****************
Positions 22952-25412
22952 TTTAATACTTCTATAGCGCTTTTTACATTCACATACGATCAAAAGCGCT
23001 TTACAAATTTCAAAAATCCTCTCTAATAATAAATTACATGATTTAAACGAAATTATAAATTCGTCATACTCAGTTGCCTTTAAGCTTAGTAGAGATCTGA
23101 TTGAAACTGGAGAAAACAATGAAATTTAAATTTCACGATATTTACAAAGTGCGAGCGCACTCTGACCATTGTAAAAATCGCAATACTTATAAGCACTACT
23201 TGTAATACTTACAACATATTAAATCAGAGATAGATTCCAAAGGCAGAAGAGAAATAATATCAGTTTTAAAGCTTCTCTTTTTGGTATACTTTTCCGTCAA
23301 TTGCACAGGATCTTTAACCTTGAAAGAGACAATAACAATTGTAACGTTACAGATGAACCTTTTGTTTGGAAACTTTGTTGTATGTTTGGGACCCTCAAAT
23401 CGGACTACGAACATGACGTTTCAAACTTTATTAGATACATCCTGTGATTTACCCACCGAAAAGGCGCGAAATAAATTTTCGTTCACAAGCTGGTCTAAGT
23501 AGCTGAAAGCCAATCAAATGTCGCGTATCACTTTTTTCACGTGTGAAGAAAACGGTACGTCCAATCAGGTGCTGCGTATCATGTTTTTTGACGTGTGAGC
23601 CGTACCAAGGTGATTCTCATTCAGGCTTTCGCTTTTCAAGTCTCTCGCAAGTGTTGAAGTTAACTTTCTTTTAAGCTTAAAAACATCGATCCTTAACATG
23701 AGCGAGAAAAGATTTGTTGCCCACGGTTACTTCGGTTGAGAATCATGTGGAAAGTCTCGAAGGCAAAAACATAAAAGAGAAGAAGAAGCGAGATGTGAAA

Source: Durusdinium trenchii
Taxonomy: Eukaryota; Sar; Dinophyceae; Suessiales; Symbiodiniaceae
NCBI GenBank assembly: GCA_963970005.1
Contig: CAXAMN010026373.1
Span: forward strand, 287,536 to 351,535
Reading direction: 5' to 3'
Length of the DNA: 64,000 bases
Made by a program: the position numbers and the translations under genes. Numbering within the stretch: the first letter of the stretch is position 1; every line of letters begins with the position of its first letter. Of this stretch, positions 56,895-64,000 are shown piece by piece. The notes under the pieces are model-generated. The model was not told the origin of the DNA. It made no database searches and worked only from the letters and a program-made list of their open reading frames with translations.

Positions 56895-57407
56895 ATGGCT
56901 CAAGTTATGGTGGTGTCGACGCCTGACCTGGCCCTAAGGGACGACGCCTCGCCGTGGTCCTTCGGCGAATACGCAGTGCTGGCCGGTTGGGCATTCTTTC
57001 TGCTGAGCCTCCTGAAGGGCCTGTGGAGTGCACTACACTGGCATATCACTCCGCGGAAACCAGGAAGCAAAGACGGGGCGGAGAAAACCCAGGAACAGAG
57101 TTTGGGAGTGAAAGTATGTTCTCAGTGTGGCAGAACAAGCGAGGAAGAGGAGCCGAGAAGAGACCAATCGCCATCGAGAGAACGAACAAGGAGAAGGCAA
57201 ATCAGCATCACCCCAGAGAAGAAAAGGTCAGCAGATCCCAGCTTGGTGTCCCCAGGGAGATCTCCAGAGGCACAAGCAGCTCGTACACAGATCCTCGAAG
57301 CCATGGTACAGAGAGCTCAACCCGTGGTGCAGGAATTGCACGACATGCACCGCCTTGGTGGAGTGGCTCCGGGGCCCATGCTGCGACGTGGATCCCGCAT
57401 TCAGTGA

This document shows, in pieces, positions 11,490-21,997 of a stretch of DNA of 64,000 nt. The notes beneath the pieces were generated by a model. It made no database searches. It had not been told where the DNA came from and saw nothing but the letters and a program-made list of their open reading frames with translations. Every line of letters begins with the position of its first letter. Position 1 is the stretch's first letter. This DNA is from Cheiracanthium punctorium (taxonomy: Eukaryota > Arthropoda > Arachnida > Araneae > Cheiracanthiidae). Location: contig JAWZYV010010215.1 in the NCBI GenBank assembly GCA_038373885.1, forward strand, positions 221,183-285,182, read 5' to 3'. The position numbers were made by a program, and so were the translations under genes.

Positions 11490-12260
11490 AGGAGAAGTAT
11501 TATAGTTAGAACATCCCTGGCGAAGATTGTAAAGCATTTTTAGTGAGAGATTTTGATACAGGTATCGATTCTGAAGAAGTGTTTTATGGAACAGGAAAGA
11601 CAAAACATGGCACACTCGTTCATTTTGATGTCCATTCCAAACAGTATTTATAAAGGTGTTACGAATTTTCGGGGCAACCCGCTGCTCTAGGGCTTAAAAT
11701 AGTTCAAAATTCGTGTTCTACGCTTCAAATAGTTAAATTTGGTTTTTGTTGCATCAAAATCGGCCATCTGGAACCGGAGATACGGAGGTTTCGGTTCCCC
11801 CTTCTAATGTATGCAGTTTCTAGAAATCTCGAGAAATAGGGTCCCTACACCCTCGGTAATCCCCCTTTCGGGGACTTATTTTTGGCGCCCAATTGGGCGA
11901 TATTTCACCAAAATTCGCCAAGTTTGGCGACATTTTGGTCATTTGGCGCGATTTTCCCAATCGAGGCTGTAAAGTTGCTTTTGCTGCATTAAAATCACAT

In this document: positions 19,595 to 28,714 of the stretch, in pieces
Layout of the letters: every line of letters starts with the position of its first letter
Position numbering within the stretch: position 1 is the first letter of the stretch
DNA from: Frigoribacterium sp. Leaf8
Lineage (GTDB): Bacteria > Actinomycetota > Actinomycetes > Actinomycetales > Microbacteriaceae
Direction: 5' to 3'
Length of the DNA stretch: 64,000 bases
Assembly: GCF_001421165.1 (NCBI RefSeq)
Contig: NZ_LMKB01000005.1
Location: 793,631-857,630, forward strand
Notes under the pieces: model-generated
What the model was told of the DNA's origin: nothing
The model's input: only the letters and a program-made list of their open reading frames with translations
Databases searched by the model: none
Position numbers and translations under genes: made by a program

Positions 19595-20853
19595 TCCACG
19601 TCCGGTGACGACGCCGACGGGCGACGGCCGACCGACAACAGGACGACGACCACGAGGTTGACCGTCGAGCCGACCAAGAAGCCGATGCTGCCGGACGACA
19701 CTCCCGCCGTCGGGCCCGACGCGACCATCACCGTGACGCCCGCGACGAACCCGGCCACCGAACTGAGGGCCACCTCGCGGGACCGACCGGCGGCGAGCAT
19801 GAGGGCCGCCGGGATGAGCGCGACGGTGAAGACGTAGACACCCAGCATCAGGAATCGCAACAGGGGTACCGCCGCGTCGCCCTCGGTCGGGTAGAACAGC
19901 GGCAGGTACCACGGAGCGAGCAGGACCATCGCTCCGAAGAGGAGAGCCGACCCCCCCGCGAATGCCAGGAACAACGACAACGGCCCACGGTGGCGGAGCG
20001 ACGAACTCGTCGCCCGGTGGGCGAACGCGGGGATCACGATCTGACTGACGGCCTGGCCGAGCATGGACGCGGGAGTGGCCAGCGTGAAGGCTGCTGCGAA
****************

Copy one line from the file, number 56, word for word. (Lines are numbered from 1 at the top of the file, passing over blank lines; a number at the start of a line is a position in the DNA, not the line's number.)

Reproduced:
20001 ACGAACTCGTCGCCCGGTGGGCGAACGCGGGGATCACGATCTGACTGACGGCCTGGCCGAGCATGGACGCGGGAGTGGCCAGCGTGAAGGCTGCTGCGAA